Thursday, 20 March 2014

By on March 20th, 2014 in lab day, personal

07:58 – Our recent severe winter weather has gotten me started thinking about upgrading our car emergency kits. I intend to build several of them. First, a smaller duffel bag for Barbara’s car and a larger duffel bag for my 4X4. These will remain in the vehicles by default, removed only when we’re hauling stuff or carrying extra people in the vehicles. I’ll design them as 2-person, 3-day kits. They’ll contain at least 2,500 calories per person per day of food that stores well and requires no preparation, 2 liters of water per person per day, clothing, emergency fire-making gear, space blankets, folding knives, multitools, flashlights and light sticks, plenty of batteries, radios (AM/FM/NOAA and FRS/GMRS transceivers), a basic medical kit, and so on. Those small kits are intended to cope with typical emergencies, such as the winter storm that stranded all those people in Atlanta for days. Second, I’ll design larger kits for each vehicle that will support two to four people for 15 to 30 days. Those are evacuation kits, intended to deal with hurricanes and other large-scale emergencies. Those won’t be in the vehicles routinely, but will be available to grab and go.

So I went over to the Red Cross and FEMA sites and looked at their recommendations for emergency kits. Both were fine as far as they went, but they lacked detail and made assumptions that I don’t necessarily want to make. My next stops were the Costco and Amazon web sites and eventually several other sites, where I searched for emergency kits. What a joke. Even the best of them are pathetic. Most contain only shoddy junk, to keep the price down. The medical/first-aid supplies are typically of the two-aspirins-and-a-small-bandaid variety. You usually get a $0.15 plastic whistle for some reason. One of the kits, alleged to be a 2-person-3-day kit, contained a grand total of 1800 calories in the form of six probably-inedible food bars. Worse still, it included only 125 mL of water per person per day in the form of 12 pouches, which according to the reviews leak.

I’d be interested to learn what specifically, my readers carry in their own kits.

10:42 – I find myself buying more and more of the chemicals we need on eBay. I’m making up solutions and just opened my last 500 g bottle of potassium iodide, so I sat down to order more. My regular vendor was charging about $245/kilo for ACS KI, so I checked eBay and ordered a kilo of ACS KI for $126, about as much as my regular vendor wanted for 500 g.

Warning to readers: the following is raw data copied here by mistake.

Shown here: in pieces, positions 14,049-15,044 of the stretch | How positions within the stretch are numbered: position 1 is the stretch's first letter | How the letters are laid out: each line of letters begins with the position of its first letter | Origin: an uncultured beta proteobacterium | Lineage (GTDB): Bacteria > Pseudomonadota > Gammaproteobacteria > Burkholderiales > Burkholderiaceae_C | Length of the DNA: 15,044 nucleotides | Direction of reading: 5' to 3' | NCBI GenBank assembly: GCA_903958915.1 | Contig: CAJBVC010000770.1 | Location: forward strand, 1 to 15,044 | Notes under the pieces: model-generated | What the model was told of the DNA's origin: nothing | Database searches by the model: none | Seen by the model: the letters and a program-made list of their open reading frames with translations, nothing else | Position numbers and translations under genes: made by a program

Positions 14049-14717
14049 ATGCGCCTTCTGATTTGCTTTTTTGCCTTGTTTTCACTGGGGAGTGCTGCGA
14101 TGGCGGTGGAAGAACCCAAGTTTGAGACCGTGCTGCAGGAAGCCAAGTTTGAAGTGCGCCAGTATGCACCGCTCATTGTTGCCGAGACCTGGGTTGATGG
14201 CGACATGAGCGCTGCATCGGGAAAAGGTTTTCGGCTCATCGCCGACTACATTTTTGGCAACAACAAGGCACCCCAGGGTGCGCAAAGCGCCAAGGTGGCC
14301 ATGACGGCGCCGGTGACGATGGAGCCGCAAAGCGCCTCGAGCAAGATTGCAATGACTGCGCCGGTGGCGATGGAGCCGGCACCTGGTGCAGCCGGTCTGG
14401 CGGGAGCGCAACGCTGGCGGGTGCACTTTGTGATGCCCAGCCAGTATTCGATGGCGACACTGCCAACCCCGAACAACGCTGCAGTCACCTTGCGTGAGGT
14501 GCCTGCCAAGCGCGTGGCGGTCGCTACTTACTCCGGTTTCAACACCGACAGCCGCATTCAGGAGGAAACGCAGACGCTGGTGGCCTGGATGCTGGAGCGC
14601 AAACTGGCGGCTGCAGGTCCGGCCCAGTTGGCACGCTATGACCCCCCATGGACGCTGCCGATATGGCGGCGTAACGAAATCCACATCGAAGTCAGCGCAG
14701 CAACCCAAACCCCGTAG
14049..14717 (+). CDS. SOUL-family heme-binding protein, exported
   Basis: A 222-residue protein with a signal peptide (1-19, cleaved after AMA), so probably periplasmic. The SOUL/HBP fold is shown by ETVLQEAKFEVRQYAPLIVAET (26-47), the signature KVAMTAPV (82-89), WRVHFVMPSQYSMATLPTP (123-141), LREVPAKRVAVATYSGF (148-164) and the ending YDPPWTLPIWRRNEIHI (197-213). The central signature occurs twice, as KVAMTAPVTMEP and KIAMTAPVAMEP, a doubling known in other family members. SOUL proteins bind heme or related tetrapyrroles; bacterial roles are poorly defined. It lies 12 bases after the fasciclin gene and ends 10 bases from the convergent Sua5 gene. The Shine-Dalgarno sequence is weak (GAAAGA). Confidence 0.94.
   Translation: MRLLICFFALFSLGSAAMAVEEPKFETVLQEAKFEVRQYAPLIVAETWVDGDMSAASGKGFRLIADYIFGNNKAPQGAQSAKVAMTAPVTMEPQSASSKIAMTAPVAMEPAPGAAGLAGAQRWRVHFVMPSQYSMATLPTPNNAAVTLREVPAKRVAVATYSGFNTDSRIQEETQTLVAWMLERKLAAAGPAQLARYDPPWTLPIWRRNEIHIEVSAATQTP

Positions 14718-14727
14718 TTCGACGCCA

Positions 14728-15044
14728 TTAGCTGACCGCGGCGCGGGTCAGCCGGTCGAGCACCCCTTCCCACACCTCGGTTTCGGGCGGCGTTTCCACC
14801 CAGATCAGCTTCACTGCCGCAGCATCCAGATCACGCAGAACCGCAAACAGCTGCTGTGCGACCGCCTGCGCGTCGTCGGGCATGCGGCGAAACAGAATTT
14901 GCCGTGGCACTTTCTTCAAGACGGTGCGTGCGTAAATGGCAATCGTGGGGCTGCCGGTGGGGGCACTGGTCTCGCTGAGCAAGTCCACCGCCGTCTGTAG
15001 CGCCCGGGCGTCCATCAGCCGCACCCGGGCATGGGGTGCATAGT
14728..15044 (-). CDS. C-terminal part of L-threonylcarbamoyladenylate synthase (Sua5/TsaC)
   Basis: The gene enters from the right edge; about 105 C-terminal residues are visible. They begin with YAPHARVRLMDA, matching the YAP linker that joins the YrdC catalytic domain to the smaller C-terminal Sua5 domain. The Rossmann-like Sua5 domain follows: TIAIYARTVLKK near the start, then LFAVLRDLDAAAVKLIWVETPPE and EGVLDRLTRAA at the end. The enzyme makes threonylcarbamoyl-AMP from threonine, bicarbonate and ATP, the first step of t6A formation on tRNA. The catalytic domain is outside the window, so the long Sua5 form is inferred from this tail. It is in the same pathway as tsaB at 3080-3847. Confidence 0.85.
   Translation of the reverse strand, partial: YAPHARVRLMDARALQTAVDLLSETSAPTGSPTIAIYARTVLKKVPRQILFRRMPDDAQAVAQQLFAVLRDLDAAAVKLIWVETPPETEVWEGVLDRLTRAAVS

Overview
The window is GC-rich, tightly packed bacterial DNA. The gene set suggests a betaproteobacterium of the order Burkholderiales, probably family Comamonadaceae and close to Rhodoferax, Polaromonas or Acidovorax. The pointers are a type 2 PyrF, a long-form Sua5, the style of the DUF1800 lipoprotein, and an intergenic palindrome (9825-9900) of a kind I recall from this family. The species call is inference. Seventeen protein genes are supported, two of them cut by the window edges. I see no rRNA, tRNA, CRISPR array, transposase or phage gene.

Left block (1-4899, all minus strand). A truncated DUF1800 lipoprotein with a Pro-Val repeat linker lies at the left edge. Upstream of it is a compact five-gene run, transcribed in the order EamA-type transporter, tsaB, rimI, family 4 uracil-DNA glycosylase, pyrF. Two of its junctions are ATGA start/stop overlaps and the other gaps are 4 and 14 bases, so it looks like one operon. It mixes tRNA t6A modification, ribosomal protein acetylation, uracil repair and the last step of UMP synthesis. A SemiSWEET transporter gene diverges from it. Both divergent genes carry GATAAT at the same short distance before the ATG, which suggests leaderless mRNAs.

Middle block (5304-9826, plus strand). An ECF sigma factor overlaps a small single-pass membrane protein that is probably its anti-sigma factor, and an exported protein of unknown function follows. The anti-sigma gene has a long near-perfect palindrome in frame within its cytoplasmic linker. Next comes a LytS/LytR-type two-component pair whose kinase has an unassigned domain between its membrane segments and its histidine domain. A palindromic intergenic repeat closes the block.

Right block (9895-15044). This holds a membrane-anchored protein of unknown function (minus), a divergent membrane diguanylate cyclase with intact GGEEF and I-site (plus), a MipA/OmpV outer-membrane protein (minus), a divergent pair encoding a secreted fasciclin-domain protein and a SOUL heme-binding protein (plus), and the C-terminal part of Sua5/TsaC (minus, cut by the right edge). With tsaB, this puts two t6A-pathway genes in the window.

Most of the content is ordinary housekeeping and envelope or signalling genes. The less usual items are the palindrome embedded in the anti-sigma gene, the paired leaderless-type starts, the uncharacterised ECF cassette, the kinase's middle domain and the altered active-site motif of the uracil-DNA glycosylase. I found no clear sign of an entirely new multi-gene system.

62 Comments and discussion on "Thursday, 20 March 2014"

  1. Stu Nicol says:

    I take a DeLorme inReach SE on my back country 4WD trips where I will be beyond cell phone coverage:

    It communicates via the Iridium satellite phone system by transmitting test messages to smart phones or to email accounts. It also has SOS transmission capability to appropriate search and rescue agencies.

  2. Robert Bruce Thompson says:

    Never considered that. I’m pretty decent at reading topo maps, but I’m not sure if Barbara is.

  3. Chad says:

    I’d be interested to learn what specifically, my readers carry in their own kits.

    I just carry a gun. I figure in a survival situation I can use my gun to take what I need from weaker unarmed people. 🙂 Just kidding. I am woefully unprepared for any survival situation. I used to have a small kit in the car, but it would get raided for something, or taken out of the car to make room for something else and never put back in, etc.

  4. Robert Bruce Thompson says:

    I’m thinking about buying one or two Marlin Model 60 .22 rimfire rifles for each kit. We’d normally be better-armed than that, but a Model 60 with a couple hundred rounds in tube speed loaders is nothing to sneeze at.

    Which reminds me of the stupid FEMA lists, which always instruct you to leave all firearms at home when you evacuate. Yeah, right.

  5. Stu Nicol says:

    “Never considered that. I’m pretty decent at reading topo maps, but I’m not sure if Barbara is.”

    Each SMS, text, or email contains a hyperlink to their map with your precise location, quite similar to a Google Earth satellite view with GPS, lat & lon, coordinates displayed.

  6. Lynn McGuire says:

    A .38 special +p revolver plus 500 rounds of ammo in each kit. But now you need to be careful crossing a state border or into DC.